RON MAEL: That’s true, because you’re not thinking of, “What are they going to think about this?” Or, “What can I do to get beyond a certain group of people?” You just do what you think is the best from a musical standpoint. That’s always been the way that we’ve been able to have things work commercially where we didn’t really even think about those outside pressures.
So you never feel pressure to live up to people’s high expectations?
RON MAEL: I feel pressure, in a way, not to let down both the people that expect a certain level of quality from what we’re doing, and also, I feel a pressure that I don’t want to do something substandard at this time. You hate to talk about legacy, but you want to maintain a level of quality that people see in what you’re doing.
The fact that this is your 24th album is really remarkable when most men don’t even make it to three albums.
RON MAEL: It’s odd because when we did our first album, we had never planned to become musicians. And so when we did that first album with Todd Rundgren, we were so thrilled to have an album that if that would have been the only thing that ever saw the light of day, I would have been perfectly happy. So it’s kind of surreal to be thinking now that 24 albums later, we’re still doing this.
What is it about your band that’s enabled did you have that kind of career?
RON MAEL: There’s a sensibility to what we do – and that can work against you, in a way, if people think that it’s not a mainstream kind of sensibility. But I think that that’s worked to our advantage, to help us have longevity, because we always feel that we’re true to a certain thing and that what we’re doing is a cause. Sometimes you need an enemy to really spur you on, and the thing that we are always fighting against is blandness and the acceptable that is out there sometimes. So we’re always pushing ourselves in that way, and I think there are enough people that see that we’re true to a certain thing. It’s inspiring now because there are new people, because of [our] online presence, that are discovering what we do, and it’s this onslaught of 24 albums coming at them at once. So that’s worked to our advantage, as well.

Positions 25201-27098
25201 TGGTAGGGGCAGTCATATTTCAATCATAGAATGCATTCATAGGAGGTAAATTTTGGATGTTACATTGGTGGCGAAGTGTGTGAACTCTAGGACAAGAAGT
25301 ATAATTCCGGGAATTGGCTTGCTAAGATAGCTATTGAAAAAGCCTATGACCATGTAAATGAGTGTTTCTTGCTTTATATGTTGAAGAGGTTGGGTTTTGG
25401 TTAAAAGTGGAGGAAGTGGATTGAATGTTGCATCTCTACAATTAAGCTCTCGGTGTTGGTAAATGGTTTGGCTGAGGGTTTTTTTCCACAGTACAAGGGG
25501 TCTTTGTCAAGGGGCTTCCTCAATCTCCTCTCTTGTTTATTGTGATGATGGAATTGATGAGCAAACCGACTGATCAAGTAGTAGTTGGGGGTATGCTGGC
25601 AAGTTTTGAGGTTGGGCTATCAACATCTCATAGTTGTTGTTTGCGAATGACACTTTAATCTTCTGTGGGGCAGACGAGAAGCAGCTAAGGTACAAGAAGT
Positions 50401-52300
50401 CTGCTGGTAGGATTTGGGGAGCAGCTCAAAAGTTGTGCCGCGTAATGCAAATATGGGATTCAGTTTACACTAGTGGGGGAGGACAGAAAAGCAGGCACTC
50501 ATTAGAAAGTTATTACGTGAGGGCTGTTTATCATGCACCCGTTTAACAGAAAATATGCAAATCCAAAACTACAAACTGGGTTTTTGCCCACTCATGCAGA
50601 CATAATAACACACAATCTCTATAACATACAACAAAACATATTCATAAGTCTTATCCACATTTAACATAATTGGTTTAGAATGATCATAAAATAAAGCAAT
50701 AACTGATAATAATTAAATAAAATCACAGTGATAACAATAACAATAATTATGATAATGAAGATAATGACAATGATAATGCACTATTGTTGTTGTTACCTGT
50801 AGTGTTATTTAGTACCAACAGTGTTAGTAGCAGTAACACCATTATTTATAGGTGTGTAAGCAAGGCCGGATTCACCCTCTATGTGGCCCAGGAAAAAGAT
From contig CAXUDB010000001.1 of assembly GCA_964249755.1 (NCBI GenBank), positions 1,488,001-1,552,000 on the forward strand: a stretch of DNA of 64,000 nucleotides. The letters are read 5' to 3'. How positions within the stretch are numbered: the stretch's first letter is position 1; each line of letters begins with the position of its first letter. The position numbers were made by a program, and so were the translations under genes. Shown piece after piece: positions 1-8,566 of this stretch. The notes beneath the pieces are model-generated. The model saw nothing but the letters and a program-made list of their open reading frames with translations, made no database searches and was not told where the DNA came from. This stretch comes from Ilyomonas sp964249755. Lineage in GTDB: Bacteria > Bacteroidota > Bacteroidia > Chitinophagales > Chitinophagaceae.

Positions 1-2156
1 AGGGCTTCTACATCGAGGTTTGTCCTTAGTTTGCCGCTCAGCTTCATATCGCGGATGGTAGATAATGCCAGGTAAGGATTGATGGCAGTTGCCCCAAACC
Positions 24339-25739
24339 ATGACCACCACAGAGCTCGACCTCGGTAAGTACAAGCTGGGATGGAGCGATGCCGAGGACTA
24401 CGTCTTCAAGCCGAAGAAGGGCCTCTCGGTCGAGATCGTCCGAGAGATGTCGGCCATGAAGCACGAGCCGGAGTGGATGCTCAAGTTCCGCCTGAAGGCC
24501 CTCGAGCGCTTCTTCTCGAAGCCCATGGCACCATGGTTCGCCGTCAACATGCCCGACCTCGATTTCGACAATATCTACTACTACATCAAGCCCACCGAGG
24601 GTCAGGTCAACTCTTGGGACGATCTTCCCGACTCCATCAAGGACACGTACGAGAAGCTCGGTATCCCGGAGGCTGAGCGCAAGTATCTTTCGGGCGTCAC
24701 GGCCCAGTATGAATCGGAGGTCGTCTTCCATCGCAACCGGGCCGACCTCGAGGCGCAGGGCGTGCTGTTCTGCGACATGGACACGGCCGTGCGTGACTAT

How do you continue to stay inspired with your songwriting?
RON MAEL: At this point, it’s trying to come up with things that interest me, really. I know that if something is exciting to me at the stage of writing it, then probably in the recording it can be made even more interesting. That kind of feeling is something that you hope other people will have when they hear it. You know that you can’t fool people if you’re not even passionate about what you’re doing, really trying to come up with things that I think are interesting and worthy in some kind of way. I usually don’t spend very long on each song. If the thing isn’t heading somewhere pretty soon, I lose interest and move on to something else. I’ve never had a song where I’ve been working on it for days or weeks. It always usually comes together pretty quickly or it doesn’t come together at all.
The lyrics you write are so different from everyone else’s. How did you learn to write like that?